- Search Collections /
- Open Collections /
- Browse Collections /
- UBC Theses and Dissertations /
- Hydrogen pore formation in an Al-Si alloy – an examination...
Open Collections
UBC Theses and Dissertations
Featured Collection
UBC Theses and Dissertations
Hydrogen pore formation in an Al-Si alloy – an examination of the role of hydrogen macrosegregation Fan, Pan 2018
pdf
Page Metadata
Item Metadata
Title | Hydrogen pore formation in an Al-Si alloy – an examination of the role of hydrogen macrosegregation |
Creator |
Fan, Pan |
Publisher | University of British Columbia |
Date Issued | 2018 |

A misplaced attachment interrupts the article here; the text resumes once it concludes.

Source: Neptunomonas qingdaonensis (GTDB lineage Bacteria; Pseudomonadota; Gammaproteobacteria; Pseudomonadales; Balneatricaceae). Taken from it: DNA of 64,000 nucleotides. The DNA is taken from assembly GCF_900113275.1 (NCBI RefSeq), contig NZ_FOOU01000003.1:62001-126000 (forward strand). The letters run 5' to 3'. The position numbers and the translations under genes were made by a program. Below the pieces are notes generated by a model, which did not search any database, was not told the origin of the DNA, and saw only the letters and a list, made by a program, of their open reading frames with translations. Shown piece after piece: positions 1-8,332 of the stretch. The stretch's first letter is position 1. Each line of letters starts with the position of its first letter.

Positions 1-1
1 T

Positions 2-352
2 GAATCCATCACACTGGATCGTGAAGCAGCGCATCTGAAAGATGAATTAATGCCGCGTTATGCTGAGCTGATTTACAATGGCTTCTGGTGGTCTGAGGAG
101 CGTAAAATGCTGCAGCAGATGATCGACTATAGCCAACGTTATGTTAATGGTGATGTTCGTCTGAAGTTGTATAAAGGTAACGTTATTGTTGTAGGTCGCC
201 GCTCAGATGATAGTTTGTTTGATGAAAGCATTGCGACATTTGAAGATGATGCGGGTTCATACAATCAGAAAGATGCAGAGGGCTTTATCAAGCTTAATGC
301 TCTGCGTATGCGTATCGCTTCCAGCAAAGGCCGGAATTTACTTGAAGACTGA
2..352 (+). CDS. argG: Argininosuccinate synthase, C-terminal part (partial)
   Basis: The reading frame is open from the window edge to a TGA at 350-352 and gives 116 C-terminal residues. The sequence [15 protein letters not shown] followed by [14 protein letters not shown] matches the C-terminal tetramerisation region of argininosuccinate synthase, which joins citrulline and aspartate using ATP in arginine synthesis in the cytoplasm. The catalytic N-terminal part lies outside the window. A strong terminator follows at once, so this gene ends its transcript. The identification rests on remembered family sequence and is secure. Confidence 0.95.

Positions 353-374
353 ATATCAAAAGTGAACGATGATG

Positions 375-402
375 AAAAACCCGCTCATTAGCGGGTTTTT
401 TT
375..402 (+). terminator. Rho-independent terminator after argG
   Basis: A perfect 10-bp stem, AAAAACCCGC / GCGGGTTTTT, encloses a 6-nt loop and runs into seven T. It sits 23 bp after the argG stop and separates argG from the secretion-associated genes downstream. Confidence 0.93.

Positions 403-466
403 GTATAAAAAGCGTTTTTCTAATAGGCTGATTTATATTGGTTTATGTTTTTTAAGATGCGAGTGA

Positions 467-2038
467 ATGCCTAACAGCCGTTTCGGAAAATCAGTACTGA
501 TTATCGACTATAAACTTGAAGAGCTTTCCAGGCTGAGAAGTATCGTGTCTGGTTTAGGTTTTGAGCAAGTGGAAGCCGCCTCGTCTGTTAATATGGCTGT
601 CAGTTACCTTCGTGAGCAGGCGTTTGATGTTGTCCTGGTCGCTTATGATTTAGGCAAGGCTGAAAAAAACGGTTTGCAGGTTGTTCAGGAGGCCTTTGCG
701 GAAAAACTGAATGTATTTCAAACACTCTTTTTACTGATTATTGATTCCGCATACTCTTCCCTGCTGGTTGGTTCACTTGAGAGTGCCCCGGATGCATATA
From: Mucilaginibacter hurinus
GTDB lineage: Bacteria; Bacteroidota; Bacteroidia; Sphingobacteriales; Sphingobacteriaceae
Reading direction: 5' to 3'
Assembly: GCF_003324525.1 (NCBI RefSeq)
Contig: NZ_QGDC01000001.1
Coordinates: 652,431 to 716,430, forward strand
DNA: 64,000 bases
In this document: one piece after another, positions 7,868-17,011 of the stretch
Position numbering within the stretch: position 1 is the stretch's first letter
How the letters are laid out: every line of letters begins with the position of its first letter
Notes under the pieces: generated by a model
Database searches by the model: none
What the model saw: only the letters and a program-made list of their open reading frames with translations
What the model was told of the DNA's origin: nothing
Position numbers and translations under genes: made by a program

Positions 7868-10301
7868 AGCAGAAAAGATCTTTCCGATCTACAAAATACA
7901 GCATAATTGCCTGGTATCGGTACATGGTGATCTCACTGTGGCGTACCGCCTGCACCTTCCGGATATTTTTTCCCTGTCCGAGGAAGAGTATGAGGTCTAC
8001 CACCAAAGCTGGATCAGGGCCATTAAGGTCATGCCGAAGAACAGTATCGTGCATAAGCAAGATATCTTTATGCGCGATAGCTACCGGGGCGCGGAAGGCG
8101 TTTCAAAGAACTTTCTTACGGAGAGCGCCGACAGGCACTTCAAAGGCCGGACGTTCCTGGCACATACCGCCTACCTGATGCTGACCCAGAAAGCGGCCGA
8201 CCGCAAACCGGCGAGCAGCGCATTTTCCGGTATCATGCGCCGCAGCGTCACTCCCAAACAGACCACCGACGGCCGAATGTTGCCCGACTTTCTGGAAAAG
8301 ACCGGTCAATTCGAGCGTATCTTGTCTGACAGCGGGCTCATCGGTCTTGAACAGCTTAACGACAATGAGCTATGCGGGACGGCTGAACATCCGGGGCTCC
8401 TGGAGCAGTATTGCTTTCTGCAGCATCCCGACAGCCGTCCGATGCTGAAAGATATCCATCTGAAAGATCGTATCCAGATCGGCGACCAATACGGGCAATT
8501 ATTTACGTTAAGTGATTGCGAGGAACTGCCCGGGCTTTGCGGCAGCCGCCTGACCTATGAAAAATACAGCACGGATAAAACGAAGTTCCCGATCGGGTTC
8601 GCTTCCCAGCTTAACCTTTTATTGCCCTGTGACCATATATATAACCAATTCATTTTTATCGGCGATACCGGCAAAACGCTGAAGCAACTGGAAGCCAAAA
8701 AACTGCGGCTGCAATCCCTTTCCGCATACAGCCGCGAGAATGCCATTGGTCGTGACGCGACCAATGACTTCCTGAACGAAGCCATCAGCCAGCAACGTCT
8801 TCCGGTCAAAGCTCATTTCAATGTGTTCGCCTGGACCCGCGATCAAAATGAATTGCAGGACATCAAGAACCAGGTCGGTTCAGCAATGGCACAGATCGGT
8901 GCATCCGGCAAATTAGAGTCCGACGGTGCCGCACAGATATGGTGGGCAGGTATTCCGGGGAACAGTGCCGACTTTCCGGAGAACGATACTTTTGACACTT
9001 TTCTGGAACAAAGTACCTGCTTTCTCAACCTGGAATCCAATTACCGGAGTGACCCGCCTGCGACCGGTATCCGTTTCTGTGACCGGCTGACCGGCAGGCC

Description | Porosity related defects are one of the leading causes of cast rejection in casting industry since they are detrimental to the fatigue performance of the cast components, primarily when the pores are located in an area of high cyclic stress or located near the surface. Many efforts have been made to develop computational models that predict pore formation. However, one aspect of microporosity formation that has previously not been considered in detail is the effect of macrosegregation of hydrogen. Towards this goal, the user-defined scalars and corresponding user-defined functions were developed to account for hydrogen macrosegregation during solidification of low pressure die casting (LPDC) of A356 aluminum alloy wheels. Numerical simulation of the LPDC process has been implemented within the commercial CFD software package, FLUENT 16.0. The model has been validated against temperature and microstructural data taken from a commercially cast wheel. The amount of species (silicon and hydrogen) segregation in the wheel has been shown to be significant in the rim/spoke junction. The output data from the FLUENT model were then fed into the in-house microporosity model to predict pore size distribution at discrete locations. The in-house microporosity model has been updated to incorporate the effects of hydrogen macrosegregation, cooling rate and local pressure drop on pore size distribution in the wheel cast. The microporosity model used a Gaussian function of hydrogen supersaturation in the melt to simulate nucleation site distribution and assumed pore growth was controlled by hydrogen diffusion process and besides, the model took into account pore growth associated with liquid encapsulation at a high solid fraction. The samples from a cast wheel have been analyzed using X-rayed microtomography to provide basic validation to the microporosity model. The predicted results showed that the evolution in pressure has the dominant effect on pore growth, but only under conditions where pores have nucleated prior to the abrupt pressure drop. Otherwise, the cooling rate appears to have the dominant effect. The model prediction shows pore size increases with decreasing pressured drop and cooling rate. |